Toronto produces different types of garbage. Some is dumped into landfills; some is dumped into the air. The difference is that the amount dumped into the air is far, far greater.
For instance, the recent and bloody battle over proposals to ship garbage to Michigan and to the Adams Mine in Kirkland Lake involved 1.5 million tonnes a year of solid waste.
Meanwhile, Toronto is dumping about nineteen times that weight of greenhouse gases into the air. Calculated in tonnes of carbon dioxide (CO2), it comes to about 28.5 million tonnes a year.
Toronto also dumps other garbage into the air such as sulphur, mercury, and the components of smog, but because of a recent study by the New Economics Foundation in London, England, I want to focus on greenhouse gases. The study is called « Collision Course: Free Trade’s Free Ride on the Global Climate,’’ and it can be found at www.neweconomics.org.
The comparison of solid waste and greenhouse gas dumping in Toronto gives context to the extent of our disregard for controlling climate-changing emissions. The study underlines how prevalent, and how serious, is similar disregard elsewhere in the industrialized world.
It points out that about a quarter of greenhouse gas emissions come from transportation. And freight causes up to half of that — in other words, freight is responsible for about 12 per cent.
But because of globalization, it says, we’re in the midst of an tremendous increase in freight that is going to make a mockery of attempts to meet the target set out in the Kyoto accord for reducing emissions to 6 per cent below 1990 levels by the period 2008 to 2012.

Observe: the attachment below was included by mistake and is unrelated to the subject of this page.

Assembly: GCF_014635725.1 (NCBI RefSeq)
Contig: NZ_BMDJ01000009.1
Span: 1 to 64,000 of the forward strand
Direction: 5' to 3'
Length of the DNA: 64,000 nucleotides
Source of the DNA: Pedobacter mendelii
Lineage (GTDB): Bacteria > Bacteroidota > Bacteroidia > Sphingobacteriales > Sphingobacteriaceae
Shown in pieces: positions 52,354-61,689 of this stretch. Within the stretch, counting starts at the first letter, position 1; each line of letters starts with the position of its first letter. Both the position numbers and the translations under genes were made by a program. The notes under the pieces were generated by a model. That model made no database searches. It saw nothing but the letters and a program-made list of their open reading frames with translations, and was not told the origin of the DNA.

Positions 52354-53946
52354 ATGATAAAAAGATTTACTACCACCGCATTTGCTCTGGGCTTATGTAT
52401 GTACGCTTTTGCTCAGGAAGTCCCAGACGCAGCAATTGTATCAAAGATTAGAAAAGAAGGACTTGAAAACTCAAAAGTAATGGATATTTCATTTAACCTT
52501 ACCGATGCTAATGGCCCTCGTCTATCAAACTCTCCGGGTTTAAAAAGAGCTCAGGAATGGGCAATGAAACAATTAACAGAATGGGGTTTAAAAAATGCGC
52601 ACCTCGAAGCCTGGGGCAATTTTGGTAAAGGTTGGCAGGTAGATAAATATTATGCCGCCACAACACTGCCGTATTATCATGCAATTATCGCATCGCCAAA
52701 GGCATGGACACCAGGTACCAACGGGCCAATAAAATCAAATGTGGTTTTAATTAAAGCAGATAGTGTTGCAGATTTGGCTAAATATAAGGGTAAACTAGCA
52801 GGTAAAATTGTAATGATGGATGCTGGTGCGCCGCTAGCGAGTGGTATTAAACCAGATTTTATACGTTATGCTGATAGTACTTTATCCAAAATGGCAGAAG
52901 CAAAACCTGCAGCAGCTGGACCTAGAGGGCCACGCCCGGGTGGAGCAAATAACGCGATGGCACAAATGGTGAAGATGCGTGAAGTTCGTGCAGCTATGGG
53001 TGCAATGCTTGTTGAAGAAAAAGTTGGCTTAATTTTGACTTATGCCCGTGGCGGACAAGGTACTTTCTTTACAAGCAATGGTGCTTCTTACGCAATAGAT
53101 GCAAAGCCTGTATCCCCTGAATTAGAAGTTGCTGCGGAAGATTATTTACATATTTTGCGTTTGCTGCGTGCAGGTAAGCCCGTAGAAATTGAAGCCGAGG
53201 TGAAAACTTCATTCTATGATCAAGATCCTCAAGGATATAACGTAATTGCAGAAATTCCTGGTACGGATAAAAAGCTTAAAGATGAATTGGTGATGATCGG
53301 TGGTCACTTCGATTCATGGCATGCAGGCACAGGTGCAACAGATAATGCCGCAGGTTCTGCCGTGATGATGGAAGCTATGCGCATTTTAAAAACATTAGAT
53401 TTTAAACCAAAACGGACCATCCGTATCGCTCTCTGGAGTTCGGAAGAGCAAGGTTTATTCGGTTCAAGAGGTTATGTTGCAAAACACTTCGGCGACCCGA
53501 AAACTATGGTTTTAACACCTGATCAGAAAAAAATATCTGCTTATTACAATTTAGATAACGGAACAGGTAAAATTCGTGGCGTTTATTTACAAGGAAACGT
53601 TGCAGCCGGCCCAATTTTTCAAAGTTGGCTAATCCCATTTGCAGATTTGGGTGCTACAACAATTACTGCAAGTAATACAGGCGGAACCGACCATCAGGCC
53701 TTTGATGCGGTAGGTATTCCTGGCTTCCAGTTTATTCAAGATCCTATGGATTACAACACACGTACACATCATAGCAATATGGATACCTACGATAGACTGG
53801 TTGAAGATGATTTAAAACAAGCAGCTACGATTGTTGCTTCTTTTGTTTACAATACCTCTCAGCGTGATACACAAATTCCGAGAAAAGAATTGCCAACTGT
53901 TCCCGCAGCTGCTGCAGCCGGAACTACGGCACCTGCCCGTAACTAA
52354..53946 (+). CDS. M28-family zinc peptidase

« The transport sector is the fastest growing source of greenhouse gas emissions, and (they) are forecast to increase 39 per cent above 1990 levels by 2010,’’ the study says.
However, the Kyoto target is ridiculously low. Simply to stand still, the world needs to cut greenhouse gas emissions by 60 to 80 per cent below 1990 levels.
The growth of international trade has been astounding, the report says. « One day’s trade today equals a whole year’s commerce in 1949.’’ And a huge portion of that trade involves long distance transportation, not only in finished goods, but in parts and components.
To give an idea of the absurdity of some long distance transportation, the study notes that Europe gets 80 per cent of its orange juice from Brazil. However the orange juice « is fuel thirsty, requiring 10 per cent of its own weight in fuel. European produced black currant juice would be just as nutritious,’’ it says, « but need less transport…and pesticide.’’
According to the foundation, emissions could be held to target levels if there were:
• a move to full cost accounting that incorporated environmental costs in transport management,
• more encouragement for locally produced food, goods, and services
• greater investment in alternative fuels, such as hydrogen,
• a move away from just-in-time deliveries (because they increase road traffic and result in many trucks returning home empty),
• an end to subsidies and tax exemptions that promote fuel-intensive transportation, and
• a change in Kyoto emission-counting to include air and marine freight.
« While at first sight these technological and behavioural changes may seem expensive or unrealistic,’’ the study says, « the challenge is to start planning now, make the necessary investments…and introduce the right package of incentives….’’
The local alternative is staring us in the face. A couple of weeks ago, the Ontario Government announced that Highway 401 would be widened to six lanes from Toronto to the Quebec border. The next step would be to widen it to eight lanes. And then, across the Greater Toronto Area, to widen it from sixteen to twenty. Or to add yet another expressway — with no end in sight either for asphalt, or for changing the climate.
If we can be concerned about the damage and injustice of foisting rail cars of garbage on Kirkland Lake, surely we can grow concerned about foisting a more insidious garbage into the air that’s common to us all.